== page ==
From their origin as wolves, dogs have become our family, and it's been a pretty sweet deal. Both humans and dogs have each gotten a loyal companion and working partner. However, as humans have created more breeds through unnatural selection, dogs have suffered some downsides. One of the many different health issues caused by selective breeding has been misaligned teeth. Do you know what to do about your dog's misaligned teeth?

Definition

Misaligned teeth is a condition in which your dog's teeth are crowded within certain areas of the mouth, pushing against one another or pressing against gums. Certain dog breeds are more susceptible. The extent to which the condition causes your dog pain will be determined by the misalignment severity of their teeth. Misaligned teeth can range from incredibly painful to absolutely painless, in which case nothing might need to be done.

Detection

Misaligned teeth can be difficult to detect in your dog's mouth. Only a small percentage of your dog's teeth are visible. Signs include your dog wincing while masticating, chewing excessively or having bad breath. If these issues aren't resolved by giving your dog the best dog dental chews and brushing their teeth, misaligned teeth might be what's causing your dog pain or infection where their teeth roots have become exposed.

Treatment

Misaligned teeth in your dog's mouth can be easy to treat. Your vet will want to do an X-ray to understand the extent of the condition. Treatment will depend on symptoms. If your dog appears to have no pain or problems eating, your vet will probably only recommend mouth hygiene. If intervention is required, your vet will likely pull the teeth in question. Although drastic, it's a standard method to make your dog feel better.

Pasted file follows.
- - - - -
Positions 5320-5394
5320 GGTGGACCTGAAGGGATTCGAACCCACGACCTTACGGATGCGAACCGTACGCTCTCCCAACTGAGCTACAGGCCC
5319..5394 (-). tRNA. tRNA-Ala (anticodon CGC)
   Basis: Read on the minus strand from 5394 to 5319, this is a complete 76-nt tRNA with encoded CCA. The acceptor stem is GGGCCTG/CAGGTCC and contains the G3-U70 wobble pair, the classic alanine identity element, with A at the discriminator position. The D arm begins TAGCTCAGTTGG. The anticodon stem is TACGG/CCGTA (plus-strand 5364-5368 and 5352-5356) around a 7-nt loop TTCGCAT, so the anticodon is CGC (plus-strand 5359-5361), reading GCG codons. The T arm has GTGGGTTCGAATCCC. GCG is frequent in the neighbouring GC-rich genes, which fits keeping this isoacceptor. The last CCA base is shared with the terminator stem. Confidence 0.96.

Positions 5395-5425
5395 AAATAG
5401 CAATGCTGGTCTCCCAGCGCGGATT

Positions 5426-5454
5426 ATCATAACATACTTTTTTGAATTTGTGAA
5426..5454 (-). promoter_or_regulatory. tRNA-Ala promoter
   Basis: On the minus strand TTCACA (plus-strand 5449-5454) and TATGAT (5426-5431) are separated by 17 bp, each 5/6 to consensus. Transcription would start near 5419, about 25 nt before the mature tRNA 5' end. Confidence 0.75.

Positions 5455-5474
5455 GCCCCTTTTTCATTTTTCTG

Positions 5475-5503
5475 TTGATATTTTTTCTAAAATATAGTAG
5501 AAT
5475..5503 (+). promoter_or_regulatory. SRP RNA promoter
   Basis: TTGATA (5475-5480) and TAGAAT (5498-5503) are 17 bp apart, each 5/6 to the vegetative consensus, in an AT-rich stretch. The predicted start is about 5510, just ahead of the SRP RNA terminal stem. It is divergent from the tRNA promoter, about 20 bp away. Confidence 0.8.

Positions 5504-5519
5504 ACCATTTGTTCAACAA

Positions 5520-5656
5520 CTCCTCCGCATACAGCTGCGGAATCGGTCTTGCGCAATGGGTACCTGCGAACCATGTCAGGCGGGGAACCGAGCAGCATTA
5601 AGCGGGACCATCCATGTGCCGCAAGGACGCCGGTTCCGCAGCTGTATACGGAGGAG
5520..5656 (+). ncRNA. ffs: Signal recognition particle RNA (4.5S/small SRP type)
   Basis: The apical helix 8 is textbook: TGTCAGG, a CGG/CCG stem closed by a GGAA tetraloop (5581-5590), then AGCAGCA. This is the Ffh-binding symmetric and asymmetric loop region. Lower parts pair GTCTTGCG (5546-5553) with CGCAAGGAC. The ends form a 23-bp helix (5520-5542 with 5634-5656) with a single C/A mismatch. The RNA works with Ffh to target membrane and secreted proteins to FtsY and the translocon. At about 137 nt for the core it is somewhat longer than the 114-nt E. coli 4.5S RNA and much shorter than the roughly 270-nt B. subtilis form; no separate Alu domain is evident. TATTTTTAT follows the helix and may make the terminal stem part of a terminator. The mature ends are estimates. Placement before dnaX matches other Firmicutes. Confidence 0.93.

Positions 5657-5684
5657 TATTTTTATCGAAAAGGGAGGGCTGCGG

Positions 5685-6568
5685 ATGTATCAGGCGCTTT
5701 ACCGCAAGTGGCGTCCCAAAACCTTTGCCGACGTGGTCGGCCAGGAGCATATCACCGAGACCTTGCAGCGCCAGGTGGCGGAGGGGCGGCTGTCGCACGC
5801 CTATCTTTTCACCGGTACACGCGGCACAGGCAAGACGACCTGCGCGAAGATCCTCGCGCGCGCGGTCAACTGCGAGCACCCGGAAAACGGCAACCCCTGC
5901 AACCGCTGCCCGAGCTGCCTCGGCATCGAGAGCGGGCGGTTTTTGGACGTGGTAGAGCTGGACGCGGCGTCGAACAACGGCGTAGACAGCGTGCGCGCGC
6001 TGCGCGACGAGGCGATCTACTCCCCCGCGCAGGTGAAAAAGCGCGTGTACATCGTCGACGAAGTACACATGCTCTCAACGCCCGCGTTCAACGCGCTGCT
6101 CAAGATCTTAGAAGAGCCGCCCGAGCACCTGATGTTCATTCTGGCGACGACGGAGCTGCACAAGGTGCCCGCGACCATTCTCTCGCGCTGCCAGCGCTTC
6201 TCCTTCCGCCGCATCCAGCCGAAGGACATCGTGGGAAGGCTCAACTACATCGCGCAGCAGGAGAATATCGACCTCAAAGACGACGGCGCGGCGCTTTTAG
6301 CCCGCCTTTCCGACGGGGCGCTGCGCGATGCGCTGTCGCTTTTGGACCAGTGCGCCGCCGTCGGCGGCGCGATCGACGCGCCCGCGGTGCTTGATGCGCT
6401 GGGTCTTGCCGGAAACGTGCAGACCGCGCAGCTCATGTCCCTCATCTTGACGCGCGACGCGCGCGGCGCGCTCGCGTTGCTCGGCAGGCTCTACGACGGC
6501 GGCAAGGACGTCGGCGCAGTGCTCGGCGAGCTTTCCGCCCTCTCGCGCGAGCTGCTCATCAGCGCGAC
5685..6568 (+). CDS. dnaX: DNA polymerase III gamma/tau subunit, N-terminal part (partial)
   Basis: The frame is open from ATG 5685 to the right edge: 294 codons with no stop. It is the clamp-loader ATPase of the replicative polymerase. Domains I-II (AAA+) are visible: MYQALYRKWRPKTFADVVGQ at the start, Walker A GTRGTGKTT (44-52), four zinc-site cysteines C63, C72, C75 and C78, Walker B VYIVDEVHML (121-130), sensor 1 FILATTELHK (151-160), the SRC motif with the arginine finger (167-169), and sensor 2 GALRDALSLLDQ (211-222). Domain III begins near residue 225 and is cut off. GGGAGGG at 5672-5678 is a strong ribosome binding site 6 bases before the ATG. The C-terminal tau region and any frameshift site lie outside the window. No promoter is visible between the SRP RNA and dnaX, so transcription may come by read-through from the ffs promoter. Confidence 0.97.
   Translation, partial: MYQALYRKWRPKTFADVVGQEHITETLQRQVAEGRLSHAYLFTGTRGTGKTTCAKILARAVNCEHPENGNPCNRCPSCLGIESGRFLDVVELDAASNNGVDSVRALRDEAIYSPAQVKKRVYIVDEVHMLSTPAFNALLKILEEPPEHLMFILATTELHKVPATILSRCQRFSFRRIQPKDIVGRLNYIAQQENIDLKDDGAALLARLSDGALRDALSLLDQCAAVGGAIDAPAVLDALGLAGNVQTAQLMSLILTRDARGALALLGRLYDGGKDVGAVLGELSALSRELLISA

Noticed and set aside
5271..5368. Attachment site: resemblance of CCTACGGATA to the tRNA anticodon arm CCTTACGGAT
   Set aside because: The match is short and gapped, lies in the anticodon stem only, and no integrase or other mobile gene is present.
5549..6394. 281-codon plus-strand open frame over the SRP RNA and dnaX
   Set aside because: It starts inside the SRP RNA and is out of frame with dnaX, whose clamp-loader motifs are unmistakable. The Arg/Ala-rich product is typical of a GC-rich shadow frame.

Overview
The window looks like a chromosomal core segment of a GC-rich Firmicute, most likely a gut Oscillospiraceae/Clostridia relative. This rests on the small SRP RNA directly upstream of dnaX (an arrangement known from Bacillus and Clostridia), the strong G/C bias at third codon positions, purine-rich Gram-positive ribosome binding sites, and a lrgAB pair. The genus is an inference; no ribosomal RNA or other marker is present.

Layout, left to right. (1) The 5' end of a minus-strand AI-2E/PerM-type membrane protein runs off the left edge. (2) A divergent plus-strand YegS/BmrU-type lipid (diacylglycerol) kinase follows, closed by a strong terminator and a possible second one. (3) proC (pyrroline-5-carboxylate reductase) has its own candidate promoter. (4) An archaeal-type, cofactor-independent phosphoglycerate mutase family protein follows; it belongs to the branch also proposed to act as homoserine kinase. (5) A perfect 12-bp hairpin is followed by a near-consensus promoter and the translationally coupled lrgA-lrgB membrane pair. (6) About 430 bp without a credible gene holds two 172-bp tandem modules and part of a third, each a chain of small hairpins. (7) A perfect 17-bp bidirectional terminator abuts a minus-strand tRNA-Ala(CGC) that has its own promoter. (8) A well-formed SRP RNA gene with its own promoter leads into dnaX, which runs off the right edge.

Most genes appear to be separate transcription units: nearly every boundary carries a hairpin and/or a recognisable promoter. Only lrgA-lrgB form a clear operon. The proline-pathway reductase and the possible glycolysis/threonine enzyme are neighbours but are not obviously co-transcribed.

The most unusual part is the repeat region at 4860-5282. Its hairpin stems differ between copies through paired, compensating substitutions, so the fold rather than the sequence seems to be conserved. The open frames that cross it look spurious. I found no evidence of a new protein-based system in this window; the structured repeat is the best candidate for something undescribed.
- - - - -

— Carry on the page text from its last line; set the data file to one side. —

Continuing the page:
Your dog's misaligned teeth might have been created by selective breeding but can be treated when you take a little selective action for your dog's beautiful smile.

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How to Help Your Dog with Hip Dysplasia

Hip dysplasia is a condition in which your dog's hip muscles deteriorate, making moving and walking both difficult and painful. Do you know how to help your dog with hip dysplasia?

Signs

Signs of hip dysplasia, even in small puppies as young as five months old, include a slight bunny hop, reluctance going up and down stairs, issues getting up and gait deterioration.

Causes

Causes of hip dysplasia are both genetic and environmental. Dogs can be born with the condition or develop it over time for one reason or another. Genetically, a throwback gene causes hip dysplasia, even if breeders make parental adjustments. Environmentally, body development, exercise regime and rapid weight gain can cause the condition.

Hydrotherapy

Hydrotherapy is a moderate form of exercise that helps strengthen your dog's muscles affected by hip dysplasia. There are a lot of centers that offer hydrotherapy for dogs where they can swim in a pool or walk on a treadmill with their legs underwater. This helps rehabilitate your dog safely, leading to a more pain-free body.

Massage

Massage helps invigorate your dog's muscles affected by hip dysplasia. Take your dog to a specialized massage therapist. You can also learn to massage your dog's muscles. In addition to being a great way to bond with your dog, massage also helps alleviates stiffness in your dog's muscles, leading to a much better range of movement.

Bedding

Bedding helps support your dog's muscles affected by hip dysplasia. Look for memory foam dog beds and put them where your dog likes to hang out, rest or sleep, even in their wooden dog houseUsing memory foam in dog beds helps sooth your dog's muscles and minimize pressure, leading to a more relaxed body.